Decision Trees

Let’s take the example of whether or not to play tennis given 4 features - a binary classification question based on discrete features.

To construct, pick a feature and split on it - then recursively build the tree top down


ID3 = Iterative Dichotomizer


How do we choose the “best” feature?

  • Our goal is to build a tree that is as small as possible - Occam’s Razor
    • select a hypothesis that makes minimal assumptions
  • finding the minimal tree is NP-hard
  • this algorithm is greedy-heuristic, but cannot guarantee optimality
  • the main heuristic is the definition of “best”



Take the dataset:

(A=0,B=0), -: 50 examples
(A=0,B=1), -: 50 examples
(A=1,B=0), -: 0 examples
(A=1,B=1), +: 100 examples

In this case, it’s easy to tell we should split on A.

But what about:


We prefer the right tree (split on A) because statistically it requires fewer decisions to get to a prediction. But how do we quantify this?

We should choose features that split examples into “relatively pure” examples. This is based on information gain.


Entropy of a set of examples S relative to a binary classification task is: (also denoted \(H(S)\))

\[Entropy(S) = -p_+ \log_2(p_+) - p_- \log_2(p_-)\]

Where \(p_+\) is the proportion of examples in S that belong to positive class, and vice versa

Generalized to K classes:

\[Entropy(S) = \sum_{i=1}^K -p_i \log_2(p_i)\]

The lower the entropy, the less uncertainty there is in a dataset.

Ex. When all examples belong to one class, entropy is 0. When all examples are exactly split across all classes (in binary case), entropy is 1.

Information Gain

The information gain of an attribute \(a\) is the expected reduction in entropy caused by partitioning on this attribute:

\[Gain(S, a) = Entropy(S) - \sum_{v \in values(a)} \frac{|S_v|}{|S|}Entropy(S_v)\]

where \(S_v\) is the subset of a for which the value of attribute \(a\) is \(v\).

This takes the averaged entropy of all partitions, and the entropy of each partition is weighted by its “contribution” to the size of S.

Partitions of low entropy (low uncertainty/imbalanced splits) result in high gain

So this algorithm (ID3) makes statistics-based decisions that uses all data


  • Learning a tree that perfectly classifies the data may not create the tree that best generalizes the training data
    • may be noise
    • might be making decisions based on very little data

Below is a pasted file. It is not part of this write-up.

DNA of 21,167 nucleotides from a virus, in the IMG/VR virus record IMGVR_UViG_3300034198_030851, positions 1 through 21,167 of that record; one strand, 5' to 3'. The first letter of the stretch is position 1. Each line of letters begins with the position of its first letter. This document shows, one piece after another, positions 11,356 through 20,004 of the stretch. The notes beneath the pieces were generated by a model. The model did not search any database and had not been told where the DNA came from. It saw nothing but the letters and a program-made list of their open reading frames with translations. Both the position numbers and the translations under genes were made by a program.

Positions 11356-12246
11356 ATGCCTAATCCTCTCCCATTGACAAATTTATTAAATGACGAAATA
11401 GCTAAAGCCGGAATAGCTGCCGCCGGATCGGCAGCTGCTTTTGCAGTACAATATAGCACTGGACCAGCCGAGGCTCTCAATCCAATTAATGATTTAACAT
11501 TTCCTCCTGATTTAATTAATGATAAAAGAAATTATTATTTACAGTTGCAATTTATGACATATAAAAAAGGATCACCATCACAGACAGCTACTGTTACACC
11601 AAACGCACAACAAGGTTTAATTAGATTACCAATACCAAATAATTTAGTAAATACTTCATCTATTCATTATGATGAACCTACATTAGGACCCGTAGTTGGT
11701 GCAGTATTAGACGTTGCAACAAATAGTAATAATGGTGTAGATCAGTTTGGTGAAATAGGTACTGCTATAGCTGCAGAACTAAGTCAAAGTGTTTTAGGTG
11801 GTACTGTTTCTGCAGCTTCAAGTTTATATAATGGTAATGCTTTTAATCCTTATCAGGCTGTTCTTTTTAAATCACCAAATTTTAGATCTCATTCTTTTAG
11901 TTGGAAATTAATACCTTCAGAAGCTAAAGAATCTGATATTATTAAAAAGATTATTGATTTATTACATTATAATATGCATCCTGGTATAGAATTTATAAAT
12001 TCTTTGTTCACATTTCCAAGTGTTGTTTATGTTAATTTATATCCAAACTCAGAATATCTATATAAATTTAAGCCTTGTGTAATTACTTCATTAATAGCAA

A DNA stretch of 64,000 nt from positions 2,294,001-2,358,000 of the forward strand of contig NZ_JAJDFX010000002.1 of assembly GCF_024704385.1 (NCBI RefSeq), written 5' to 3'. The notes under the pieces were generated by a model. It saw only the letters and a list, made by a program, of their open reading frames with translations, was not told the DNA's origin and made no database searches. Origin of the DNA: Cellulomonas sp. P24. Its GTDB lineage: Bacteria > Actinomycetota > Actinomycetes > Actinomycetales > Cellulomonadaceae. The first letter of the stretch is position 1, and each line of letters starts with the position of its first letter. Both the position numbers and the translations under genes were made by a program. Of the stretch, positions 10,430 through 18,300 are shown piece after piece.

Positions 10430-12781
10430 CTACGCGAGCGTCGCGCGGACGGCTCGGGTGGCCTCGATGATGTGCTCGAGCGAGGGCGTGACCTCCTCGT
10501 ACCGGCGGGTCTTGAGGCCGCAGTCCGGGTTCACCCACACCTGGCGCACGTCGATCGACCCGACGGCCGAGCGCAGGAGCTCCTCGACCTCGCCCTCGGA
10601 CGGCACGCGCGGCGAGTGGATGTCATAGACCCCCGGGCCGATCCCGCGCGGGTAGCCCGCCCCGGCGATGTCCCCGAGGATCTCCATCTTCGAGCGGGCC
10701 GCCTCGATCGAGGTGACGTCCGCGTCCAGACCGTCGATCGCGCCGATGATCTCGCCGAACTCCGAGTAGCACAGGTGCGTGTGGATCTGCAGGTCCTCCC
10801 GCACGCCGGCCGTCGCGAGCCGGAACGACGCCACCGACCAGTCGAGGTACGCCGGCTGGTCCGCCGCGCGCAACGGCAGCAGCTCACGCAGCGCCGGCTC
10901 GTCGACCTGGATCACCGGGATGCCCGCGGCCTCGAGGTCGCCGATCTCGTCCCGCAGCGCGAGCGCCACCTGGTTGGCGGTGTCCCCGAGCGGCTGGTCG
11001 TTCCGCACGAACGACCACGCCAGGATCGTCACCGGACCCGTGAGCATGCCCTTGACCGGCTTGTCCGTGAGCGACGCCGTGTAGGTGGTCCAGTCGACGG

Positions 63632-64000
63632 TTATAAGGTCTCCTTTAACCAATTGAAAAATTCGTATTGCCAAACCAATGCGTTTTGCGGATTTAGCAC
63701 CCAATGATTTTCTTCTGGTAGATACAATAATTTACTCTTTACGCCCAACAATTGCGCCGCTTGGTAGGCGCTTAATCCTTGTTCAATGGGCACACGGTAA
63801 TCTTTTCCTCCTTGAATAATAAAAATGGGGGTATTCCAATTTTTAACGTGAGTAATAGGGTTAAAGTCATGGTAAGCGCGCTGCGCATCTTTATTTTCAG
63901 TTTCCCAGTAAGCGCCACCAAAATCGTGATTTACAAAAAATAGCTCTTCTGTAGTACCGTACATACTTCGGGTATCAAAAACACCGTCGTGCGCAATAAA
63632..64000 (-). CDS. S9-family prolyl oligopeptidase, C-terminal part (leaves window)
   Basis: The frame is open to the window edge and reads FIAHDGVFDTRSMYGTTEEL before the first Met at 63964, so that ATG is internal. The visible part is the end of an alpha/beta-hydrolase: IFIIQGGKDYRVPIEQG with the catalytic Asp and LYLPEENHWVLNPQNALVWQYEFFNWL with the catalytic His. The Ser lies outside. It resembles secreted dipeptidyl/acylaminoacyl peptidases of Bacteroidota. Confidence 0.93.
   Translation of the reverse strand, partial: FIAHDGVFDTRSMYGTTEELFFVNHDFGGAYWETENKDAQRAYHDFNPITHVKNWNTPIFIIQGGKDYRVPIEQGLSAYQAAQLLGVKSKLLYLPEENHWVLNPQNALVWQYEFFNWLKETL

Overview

• causes:
    • too much variance in training data
    • we split on features that are irrelevant


Pruning is a way to remove overfitting

  • remove leaves and assign majority label of parent to all items
  • prune the children of S if:
    • all children are leaves
  • how much to prune?
    • prune if the accuracy on the validation set does not decrease upon assigning the most frequent class label to all items at S

2 basic approaches:

  • post-pruning: grow the full tree then remove nodes that don’t have sufficient evidence
  • pre-pruning: stop growing the tree at some point during construction when it is determined that there is not enough data to make reliable choices

Note that not all leaves in a pruned tree have to be pure. How do we decide the label at a non-pure leaf?

Random Forests

Another way to avoid overfitting

  • learn a collection of decision trees instead of a single one
  • predict the label by aggregating all the trees in the forest
    • voting for classification, averaging for regression

Continuous Attributes


  • split on feature that gives largest drop in MSE
  • split continuous variables into discrete variables (small, medium, large, etc)
    • what thresholds to use for these splits?
      • e.g. sort examples on feature, for each ordered pair with different labels consider if there is a threshold
      • midpoint or on the endpoint?

Missing Values


  • throw away the instance
  • fill in the most common value of the feature
  • fill in with all possible values of the feature
  • guess based on correlations with other features/labels

Other Issues

  • noisy labels
    • two identical instances with conflicting labels
  • attributes with different costs
    • change information so that low cost attributes are preferred